Did you see the ABC interview of Vice Presidential Candidate Sarah Palin by Charlie Gibson? Wow, what a feisty gal she is! ABC’s Charlie Gibson did his best to set up questions to cast doubt in mind of viewers. Each time, Palin pounced back (it seems her “Sarah Barracuda” nickname was well earned). I know its Gibson’s job to trip up candidates (it’s good for the ratings), but I think Charlie was taken back by just how prepared she was and the directness of her answers to the point where her responses (and tone) were phrased in such a way as to let Gibson (and the viewers) know she was on to him. Like her or hate her, she was giving at least as good as Gibson was dishing out, and I think that took him and a lot of others by surprise. Check out the interview at:
Cluster Bombs and Cluttered Lives
Everyone knows war is Man at his worse (although there have been countless examples of incredible bravery and compassion). We do the unthinkable to each other in the name of some cause or another. Scars, both personal and national often run deep and are slow to heal. “War is hell” as General Sherman once said, but it’s often hell that those who have little or no stake in the combat have to pay, especially the children. There’s a site I suggest you check out. It’s called Survivor Corps. This organization is about helping survivors learn to cope, adapt, and go on with life. You can find out more about them at: http://my.survivorcorps.org/NetCommunity/Page.aspx?pid=295
"The Myth of the Oil Crisis" by Robin M. Mills
Much has been written about the pending peak of oil and gas production, and the subsequent decline of civilization as we fall back into a pre-industrialized society. Oil has been blamed on everything from triggering global climate change to being the catalyst of geopolitical wars. The result of which has led to calls for developing alternative energy sources such a nuclear, solar and wind, as well as creating more efficient vehicles. Now comes along Robin M. Mills who, in his book entitled “The Myth of the Oil Crisis”, to dispel notions that neither oil nor gas has reached peak production.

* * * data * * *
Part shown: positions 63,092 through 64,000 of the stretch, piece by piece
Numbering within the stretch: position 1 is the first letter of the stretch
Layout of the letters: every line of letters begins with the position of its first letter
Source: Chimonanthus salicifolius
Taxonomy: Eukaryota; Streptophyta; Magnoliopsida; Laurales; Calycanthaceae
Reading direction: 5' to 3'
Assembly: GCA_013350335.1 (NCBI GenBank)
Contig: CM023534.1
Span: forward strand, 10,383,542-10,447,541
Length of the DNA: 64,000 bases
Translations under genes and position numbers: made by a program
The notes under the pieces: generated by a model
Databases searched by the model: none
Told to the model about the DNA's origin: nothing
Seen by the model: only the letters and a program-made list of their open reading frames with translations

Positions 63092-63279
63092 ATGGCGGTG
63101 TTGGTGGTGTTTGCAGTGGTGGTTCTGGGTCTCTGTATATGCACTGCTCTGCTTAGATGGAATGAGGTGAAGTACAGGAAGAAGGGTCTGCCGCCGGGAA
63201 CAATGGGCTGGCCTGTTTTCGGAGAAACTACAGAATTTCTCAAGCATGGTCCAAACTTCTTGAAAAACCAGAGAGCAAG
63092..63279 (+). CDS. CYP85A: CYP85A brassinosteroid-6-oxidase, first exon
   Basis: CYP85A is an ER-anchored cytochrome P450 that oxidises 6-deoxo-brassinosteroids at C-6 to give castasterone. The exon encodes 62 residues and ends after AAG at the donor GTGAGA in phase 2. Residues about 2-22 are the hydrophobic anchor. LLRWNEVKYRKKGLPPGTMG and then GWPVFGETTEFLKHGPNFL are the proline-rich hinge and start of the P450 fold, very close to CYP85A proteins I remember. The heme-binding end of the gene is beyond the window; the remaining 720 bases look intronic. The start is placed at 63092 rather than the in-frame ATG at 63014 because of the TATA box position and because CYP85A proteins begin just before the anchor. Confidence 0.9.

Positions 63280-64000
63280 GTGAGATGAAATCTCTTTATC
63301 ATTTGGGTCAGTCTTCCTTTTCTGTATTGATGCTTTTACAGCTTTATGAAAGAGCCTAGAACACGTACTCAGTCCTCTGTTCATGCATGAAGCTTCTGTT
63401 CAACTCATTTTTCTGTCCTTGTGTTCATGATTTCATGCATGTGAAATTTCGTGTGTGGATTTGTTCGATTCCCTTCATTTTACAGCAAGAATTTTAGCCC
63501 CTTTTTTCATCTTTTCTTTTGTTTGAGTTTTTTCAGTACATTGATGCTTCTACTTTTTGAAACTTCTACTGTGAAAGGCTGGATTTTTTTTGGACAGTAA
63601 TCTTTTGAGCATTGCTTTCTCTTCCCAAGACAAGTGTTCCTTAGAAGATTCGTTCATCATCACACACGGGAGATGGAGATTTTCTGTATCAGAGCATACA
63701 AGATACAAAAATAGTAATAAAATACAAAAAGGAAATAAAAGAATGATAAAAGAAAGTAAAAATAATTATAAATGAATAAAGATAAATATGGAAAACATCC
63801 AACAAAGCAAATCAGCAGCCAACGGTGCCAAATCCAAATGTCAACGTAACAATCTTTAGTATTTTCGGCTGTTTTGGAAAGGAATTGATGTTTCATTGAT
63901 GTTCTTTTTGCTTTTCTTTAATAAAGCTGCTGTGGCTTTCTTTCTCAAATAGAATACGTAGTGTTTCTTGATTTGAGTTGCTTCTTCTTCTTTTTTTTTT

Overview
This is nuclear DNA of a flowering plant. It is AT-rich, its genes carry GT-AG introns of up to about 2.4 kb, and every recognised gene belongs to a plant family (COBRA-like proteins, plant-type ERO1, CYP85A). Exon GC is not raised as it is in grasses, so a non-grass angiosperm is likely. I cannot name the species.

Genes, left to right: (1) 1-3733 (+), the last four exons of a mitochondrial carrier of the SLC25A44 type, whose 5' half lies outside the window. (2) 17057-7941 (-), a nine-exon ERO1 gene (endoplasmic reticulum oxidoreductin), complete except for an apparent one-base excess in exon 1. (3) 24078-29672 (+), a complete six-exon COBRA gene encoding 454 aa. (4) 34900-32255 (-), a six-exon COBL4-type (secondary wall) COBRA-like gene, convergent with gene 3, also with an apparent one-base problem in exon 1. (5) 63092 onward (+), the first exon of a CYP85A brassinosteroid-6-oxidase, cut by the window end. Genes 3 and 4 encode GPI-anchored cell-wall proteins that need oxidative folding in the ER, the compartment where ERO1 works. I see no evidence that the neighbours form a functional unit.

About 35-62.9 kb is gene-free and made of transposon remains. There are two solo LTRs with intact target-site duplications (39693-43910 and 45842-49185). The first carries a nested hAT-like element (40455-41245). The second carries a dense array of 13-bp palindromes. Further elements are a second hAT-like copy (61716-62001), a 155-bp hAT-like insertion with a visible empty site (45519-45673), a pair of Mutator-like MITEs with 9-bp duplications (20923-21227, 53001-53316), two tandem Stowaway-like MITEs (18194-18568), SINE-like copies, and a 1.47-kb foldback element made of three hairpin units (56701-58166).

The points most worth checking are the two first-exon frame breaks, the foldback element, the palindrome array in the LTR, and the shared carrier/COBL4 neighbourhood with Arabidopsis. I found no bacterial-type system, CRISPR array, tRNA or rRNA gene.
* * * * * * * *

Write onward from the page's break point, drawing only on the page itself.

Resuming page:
Mr. Mills discusses in a concise and easy understandable manner the various viewpoints concerning oil production, such as the Geologists, the Economists, the Militarists, the Environmentalists, and the Neo-Luddites. To help the reader appreciate the topic better, Mr. Mills provides a brief history explaining how we’ve reached our current economic situation along with a “who’s who” among oil producers. Mr. Mills goes on to discuss the pros and cons of “near-oil” alternatives such as oil shale, coal, biofuels, gas liquids, and potential alternatives such as wind, solar, and nuclear. Of course no discussion of oil would be complete without discussing the dangerous would of geopolitics and climate change.
“The Myth of the Oil Crisis” is an excellent book for those seeking a better understanding of our dependence on oil, how we got that way, and what we can do about.
In our first poll, you were asked how important religion as to you. 40% of you said religion was very important, while 30% said it wasn’t important at all. The balance of you said it was somewhat important. According to a 2001 census report, 24.5% of Americans describe themselves as Catholic while 16.3% are Baptists (with the Southern Baptist making up the largest segment). Methodists made up 6.8% and fourth were the Lutherans at 4.6% (the Evangelical Lutheran Churches of America are the largest group). Judaism made up 1.8% of the US population. What’s the fastest growing religion in America? It’s Wicca! (http://www.adherents.com/rel_USA.html)
The second poll asked you if you thought Senator Obama was getting to much media coverage. Interesting, we had an equal 50/50 split! Personally, I think the media has been titling coverage toward the Obama camp.
The Liberty Tree was a famous elm tree which stood near Boston Commons and was the scene of many of America’s first stirrings of independence from England, beginning with the Stamp Act. As many of you may know, I’m an advocate of small government and the concept of individual sovereignty. In short, I don’t like government sticking its nose in my personal life. I believe the role of government should be confined mainly to providing a level playing field and doing only those things that either individuals can’t. In my opinion, we’ve come far from the original intent of our Founding Fathers. As a result, I’ve add a “Liberty Tree” to the left hand side of my blog. This will feature links to organizations who share the idea of limited government, individualism, protecting American jobs, and protecting our national sovereignty. There aren’t partisan sites since I believe the issues cross all lines. So, please feel to check them out, and let me know if you come any others.